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    The information is fairly basic. I think Fagan’s Software Inspection Process (1970’s) and Mills' Cleanroom (1980’s) made similar claims while delivering them in the results. However, I thought the title with the word “physics” would be most appropriate to hardware development like RTL or gate-level testing:


    There’s physics issues all over it. Especially in Silicon Manufacturability section. Developers get the bonus of knowing a mistake might cost millions. :)

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      TDD seems to me more like “experimental physics” to help understand the “theoretical physics” of a design.

      A specific TDD session is best when it follows a design discussion of the context in which the unit will exist. From that discussion, the requirements of the unit should be expressed in something like a “contract” (E.g. Hoare Logic)

      Developing unit tests should assist evolving the unit’s contract (the unit’s theory) and be sufficient to demonstrate the contract is valid.

      The programming language will determine the shape and effort of such tests. But no matter the language, it seems helpful to develop code and tests together, and to do so in small steps.

      TDD is a way to combine top-down and bottom-up development. There are other ways to do the same, e.g. using a REPL for exploration and then deriving tests from a review of the REPL transcript is not all that different from TDD. In some ways TDD is like a REPL for language environments that do not actually have a convenient REPL capability.

      A helpful outline in some detail to TDD…


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        While “Testing is a good idea!” is a no revelation for most of Lobsters, I found the framing of it in terms of comparing time-to-discover, time-to-find and time-to-fix to be an inspired way of summarizing the utility of tests.

        Possibly for use in explaining testing to non-technical management-types (and stripped of the physics metaphor).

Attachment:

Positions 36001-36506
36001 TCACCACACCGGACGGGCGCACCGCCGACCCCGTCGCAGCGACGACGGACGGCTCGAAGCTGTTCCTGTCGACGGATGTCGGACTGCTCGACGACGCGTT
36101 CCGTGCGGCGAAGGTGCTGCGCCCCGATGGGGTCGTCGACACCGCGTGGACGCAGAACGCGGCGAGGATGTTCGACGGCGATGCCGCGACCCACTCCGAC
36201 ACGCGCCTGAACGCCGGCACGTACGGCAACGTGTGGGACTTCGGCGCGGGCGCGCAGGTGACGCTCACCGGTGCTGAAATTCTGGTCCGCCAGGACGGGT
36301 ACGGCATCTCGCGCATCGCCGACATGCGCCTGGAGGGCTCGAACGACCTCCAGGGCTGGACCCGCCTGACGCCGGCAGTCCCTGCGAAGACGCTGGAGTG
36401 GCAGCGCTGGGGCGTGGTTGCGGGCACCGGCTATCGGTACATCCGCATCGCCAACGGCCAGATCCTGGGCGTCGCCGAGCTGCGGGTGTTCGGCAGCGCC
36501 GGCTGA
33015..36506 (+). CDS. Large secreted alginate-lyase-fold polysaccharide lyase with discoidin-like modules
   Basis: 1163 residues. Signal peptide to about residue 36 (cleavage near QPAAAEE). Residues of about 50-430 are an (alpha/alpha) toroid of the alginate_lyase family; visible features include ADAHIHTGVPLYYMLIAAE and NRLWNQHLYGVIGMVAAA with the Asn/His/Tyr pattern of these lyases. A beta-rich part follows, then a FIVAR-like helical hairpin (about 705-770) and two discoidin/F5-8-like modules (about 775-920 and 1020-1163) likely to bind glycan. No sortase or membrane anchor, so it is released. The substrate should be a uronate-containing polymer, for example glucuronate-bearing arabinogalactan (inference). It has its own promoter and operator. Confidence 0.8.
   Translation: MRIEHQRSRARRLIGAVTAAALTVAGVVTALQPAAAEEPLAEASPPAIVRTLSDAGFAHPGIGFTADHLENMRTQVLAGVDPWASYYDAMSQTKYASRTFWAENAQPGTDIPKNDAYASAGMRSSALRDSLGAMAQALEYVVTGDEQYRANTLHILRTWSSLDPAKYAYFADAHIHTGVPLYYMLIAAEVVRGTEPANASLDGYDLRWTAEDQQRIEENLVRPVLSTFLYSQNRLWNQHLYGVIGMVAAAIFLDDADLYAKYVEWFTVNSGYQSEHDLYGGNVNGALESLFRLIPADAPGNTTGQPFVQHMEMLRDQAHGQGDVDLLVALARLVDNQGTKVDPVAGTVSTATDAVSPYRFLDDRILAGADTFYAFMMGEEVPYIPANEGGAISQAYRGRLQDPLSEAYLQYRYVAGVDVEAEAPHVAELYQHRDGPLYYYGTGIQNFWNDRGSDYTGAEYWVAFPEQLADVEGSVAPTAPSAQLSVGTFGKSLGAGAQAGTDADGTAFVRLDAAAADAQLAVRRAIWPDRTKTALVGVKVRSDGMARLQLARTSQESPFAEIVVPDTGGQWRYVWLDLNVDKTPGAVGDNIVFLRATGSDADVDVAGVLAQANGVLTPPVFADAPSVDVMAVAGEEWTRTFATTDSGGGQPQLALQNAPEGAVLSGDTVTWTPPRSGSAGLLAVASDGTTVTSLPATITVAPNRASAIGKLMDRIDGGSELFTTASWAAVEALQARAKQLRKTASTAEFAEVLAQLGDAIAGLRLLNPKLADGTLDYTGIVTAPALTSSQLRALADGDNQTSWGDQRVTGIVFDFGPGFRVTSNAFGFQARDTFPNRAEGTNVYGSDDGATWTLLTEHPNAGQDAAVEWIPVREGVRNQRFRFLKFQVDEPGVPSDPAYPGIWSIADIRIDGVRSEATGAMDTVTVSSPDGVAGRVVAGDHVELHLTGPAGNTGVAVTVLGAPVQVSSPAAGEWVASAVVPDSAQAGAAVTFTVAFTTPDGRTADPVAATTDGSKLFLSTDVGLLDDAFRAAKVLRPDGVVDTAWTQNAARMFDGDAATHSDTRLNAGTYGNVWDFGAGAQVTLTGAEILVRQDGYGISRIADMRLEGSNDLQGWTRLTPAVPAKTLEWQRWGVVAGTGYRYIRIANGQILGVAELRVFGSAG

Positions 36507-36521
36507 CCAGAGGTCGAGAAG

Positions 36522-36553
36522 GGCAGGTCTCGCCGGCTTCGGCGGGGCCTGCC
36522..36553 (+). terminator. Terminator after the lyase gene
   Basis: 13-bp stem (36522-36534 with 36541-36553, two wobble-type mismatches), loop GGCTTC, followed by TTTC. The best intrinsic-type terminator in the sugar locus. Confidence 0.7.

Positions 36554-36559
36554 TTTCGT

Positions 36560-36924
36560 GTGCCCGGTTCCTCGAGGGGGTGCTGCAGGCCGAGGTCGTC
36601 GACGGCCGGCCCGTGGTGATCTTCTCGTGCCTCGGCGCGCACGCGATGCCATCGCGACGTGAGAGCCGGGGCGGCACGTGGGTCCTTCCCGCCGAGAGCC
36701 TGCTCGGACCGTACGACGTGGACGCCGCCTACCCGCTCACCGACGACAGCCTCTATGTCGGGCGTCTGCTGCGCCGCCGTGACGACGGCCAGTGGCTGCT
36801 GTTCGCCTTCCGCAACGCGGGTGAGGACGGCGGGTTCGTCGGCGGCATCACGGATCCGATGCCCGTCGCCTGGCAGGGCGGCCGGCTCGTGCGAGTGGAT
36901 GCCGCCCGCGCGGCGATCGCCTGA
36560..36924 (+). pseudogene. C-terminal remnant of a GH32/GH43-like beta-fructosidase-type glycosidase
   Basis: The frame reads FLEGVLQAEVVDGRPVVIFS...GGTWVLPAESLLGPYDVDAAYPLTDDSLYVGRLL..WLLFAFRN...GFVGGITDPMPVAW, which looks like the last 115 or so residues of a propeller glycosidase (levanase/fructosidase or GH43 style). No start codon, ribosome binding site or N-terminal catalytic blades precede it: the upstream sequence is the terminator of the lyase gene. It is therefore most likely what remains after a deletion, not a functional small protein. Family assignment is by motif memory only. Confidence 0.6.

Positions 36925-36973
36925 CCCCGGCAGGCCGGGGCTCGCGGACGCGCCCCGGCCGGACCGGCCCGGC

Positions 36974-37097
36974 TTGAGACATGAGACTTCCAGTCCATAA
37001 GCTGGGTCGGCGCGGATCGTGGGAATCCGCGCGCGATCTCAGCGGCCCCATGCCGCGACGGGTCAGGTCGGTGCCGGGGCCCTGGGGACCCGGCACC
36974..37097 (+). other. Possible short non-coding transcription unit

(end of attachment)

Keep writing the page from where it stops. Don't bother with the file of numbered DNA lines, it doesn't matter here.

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          I agree they are a good way to think about it.

          But I think if you’re having to justify your approach to management types, then you’re screwed. Development practices should be absorbed into estimates.

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            To start, I completely agree with your statement about including practices in a timeline.

            However, I think you are interpreting my desire to explain “to non-technical management-types” as me explaining up to my managers, and I guess I should have added some context.

            Being among the surviving companies from a previous wave of startups, in an ecosystem that is very unsophisticated for its size, I regularly field questions from non-technical founders who are in over their heads. One of the most common topics is trying to understand literally anything at all about how software gets written, and how they can relate to or understand their technical team.

            Concrete example: I recently spoke with a founder whose product team is comprised of a full-time junior developer (who wanted tests but didn’t know to absorb them into an estimate) and a part-time, freelance “senior” who just wanted to ship and get paid. The senior wasn’t against tests, but he didn’t seem to want to spend the time on them either if the business side didn’t care. The founder came to me because he wasn’t sure who to believe, but wanted to do the right thing. Spent 30 minutes over coffee explaining some basics, working up to the costs/benefits of various types of testing at various stages of a product lifecycle. The conversation continued in bits and pieces for about a week over email, and to the best of my knowledge, they settled on at covering all use cases by integration tests, and unit tests where appropriate. Better than nothing.

            So I present myself as a relatable “business bro” in order to be a sleeper agent for reliable software engineering. As depressing as it can get to have these basic conversations over and over, the war for best practices is being fought in marginal little battles like these.

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              This is great. I’m going to copy you in this way in the future. :)

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          I have the feeling (admittedly based on little more than the year it was written) that this was intended as evangelism. Even so I can’t help feeling it presents something of a false dichotomy in setting up the two possibilities as “test-driven” or “debug later” - what about code that was tested at the repl? What about development that was “test first” but not actually “test driven” (a fine distinction but an important one)? What about code-first-then-write-tests-straight-afterwards development?

          None of which carping is intended as a slam against the author for something he wrote eight years ago, but it does feel like we should have moved on a bit since then.